../../_images/cartesiam_logo.png

Smart ukulele chord checker

../../_images/preview-ukulele.jpg ../../_images/banner.png

I. Objectives of the tutorial

In this tutorial, we will make a smart device that can learn one or several chords played on a ukulele or an acoustic guitar. It will then be able to alert us, whenever we play “unknown” or “wrong” chords, by blinking a LED.

This will be achieved not through sound, but only by detecting vibrations.

This device will integrate and use Cartesiam’s NanoEdge AI Library, which will be selected via NanoEdge AI Studio.

Project constraints

The device will be able to:

  • detect vibration patterns associated to chords
  • learn these vibration patterns
  • alert the user when an anomaly is detected

II. Requirements

1. Hardware

The required hardware for this project are:


2. Software

Please download the following software:


III. Making a data logger

1. Objectives

In this section we will create a data logger that can acquire vibrational data, and log it via serial port (USB). We will discuss the accelerometer parameters to adjust, and the points to consider to capture signals efficiently.

2. Hardware and software

i. Hardware

Here is the hardware setup to reproduce, to connect the development board to the accelerometer via SPI:

../../_images/hardware_setup.png

Here is what it looks like fully assembled:

../../_images/hardware_assembled.jpg

ii. Software

  1. Install mbed CLI.

    Follow the instructions given here.

Important

Please make sure that you have correctly installed the GNU Toolchain (“9-2019-q4-major” see above, in required software), and that it is correctly linked to mbed. Here is an example:

$ mbed config -G GCC_ARM_PATH "path/to/install/directory/GNU Tools Arm Embedded/9 2019-q4-major/bin"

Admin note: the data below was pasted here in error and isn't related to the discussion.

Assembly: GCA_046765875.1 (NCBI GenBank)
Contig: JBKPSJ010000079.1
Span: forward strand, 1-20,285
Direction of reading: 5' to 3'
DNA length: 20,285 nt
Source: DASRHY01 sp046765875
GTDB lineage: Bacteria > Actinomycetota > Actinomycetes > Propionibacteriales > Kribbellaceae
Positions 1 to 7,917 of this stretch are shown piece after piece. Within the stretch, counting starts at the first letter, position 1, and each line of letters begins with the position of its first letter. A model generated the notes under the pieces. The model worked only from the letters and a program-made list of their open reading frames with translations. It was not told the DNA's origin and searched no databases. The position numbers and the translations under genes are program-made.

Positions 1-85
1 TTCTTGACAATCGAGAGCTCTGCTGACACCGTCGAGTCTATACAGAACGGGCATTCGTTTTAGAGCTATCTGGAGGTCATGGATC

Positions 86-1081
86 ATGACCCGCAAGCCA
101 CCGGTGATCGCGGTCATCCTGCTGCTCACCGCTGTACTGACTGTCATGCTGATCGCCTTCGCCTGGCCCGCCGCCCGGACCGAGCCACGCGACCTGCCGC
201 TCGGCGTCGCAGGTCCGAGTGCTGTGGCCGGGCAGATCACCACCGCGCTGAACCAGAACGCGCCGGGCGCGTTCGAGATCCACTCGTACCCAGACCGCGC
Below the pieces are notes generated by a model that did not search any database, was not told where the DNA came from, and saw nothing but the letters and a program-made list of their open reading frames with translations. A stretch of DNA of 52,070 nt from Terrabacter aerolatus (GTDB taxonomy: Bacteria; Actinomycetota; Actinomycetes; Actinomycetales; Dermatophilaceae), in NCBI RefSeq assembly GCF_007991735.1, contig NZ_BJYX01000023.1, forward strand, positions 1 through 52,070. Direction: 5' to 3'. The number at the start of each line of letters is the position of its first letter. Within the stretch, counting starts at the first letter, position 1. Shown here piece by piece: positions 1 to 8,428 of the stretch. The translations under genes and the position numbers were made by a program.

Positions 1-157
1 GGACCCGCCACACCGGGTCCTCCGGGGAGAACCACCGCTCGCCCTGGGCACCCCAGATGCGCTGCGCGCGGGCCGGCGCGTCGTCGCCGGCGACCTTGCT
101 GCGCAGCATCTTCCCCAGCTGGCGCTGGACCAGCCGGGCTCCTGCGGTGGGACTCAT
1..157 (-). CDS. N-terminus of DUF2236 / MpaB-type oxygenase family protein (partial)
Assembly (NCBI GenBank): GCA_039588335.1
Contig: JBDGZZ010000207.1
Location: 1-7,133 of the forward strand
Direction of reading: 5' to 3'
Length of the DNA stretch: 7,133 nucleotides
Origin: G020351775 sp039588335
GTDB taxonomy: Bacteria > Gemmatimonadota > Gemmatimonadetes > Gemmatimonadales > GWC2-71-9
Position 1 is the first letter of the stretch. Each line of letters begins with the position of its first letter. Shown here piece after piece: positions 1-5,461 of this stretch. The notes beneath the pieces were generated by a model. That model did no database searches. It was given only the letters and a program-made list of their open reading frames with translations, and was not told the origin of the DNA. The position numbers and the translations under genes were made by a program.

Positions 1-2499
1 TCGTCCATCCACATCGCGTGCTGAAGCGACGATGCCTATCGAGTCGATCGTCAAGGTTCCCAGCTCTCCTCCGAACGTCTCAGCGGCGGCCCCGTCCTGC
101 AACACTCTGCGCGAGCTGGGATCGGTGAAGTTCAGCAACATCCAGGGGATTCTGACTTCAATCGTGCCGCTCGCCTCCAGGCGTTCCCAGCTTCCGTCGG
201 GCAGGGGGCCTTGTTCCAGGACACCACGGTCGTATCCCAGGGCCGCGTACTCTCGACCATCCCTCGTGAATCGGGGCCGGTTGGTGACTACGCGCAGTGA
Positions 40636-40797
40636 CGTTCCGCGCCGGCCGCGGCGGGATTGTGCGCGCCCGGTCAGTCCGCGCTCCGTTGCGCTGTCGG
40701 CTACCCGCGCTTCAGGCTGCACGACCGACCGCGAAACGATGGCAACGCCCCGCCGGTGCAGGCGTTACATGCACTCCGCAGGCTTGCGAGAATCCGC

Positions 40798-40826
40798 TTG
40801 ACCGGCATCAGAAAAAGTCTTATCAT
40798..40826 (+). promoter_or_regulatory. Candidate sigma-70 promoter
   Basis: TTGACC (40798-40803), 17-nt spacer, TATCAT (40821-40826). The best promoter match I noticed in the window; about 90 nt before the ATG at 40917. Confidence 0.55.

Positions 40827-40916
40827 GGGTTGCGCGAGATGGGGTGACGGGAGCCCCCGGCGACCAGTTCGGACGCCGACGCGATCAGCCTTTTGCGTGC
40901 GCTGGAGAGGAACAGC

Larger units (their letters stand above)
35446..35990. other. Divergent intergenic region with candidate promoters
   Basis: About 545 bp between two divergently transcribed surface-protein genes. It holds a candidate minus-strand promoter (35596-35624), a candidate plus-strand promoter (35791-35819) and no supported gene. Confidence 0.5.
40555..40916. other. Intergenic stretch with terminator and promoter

1. Create your main project directory.

    $ mkdir /absolute/path/to/myproject/
    
  2. Clone the neai_ukulele_tutorial repository into this directory.

    $ cd /absolute/path/to/myproject/
    $ git clone https://github.com/cartesiam/neai_ukulele_tutorial.git
    
  3. Import mbed-os and make sure it is set to version 5.9.7. This is the version we will be using in this tutorial.

$ mbed import mbed-os

$ cd mbed-os

$ git checkout mbed-os-5.9.7
HEAD is now at 949cb49ab0 Merge pull request #8035 from ARMmbed/release-candidate
  1. Set the MBED_OS_DIR configuration option as an absolute path to a directory containing an implementation of mbed-os, and create the mbed project.

    $ cd /absolute/path/to/myproject/
    
    $ mbed config -G MBED_OS_DIR /absolute/path/to/myproject/mbed-os
    [mbed] /absolute/path/to/myproject/mbed-os now set as global MBED_OS_DIR
    
    $ mbed new neai_ukulele_tutorial
    [mbed] Creating new program "neai_ukulele_tutorial" (git)
    

Note

You may encounter issues after installing Python or mbed, where the python or mbed commands do not work because they are not recognized. In that case, you need to add the Python / mbed install directories to your PATH (here are the instructions for Windows 10 and Linux).

Note

You will have 2 sub-directories in your main project directory:

  • mbed-os containing the mbed-os-5.9.7 repository
  • neai_ukulele_tutorial containing this tutorial’s repository

3. Designing a coherent data-logging strategy

Before logging data, we need to choose some crucial parameters for the accelerometer, namely:

  • the sampling frequency
  • the buffer size
  • the sensitivity

We also need to make sure that only relevant signals are captured.

Note

The code that will run on the microcontroller is available in neai_ukulele_tutorial/src/main.cpp.

i. Sampling frequency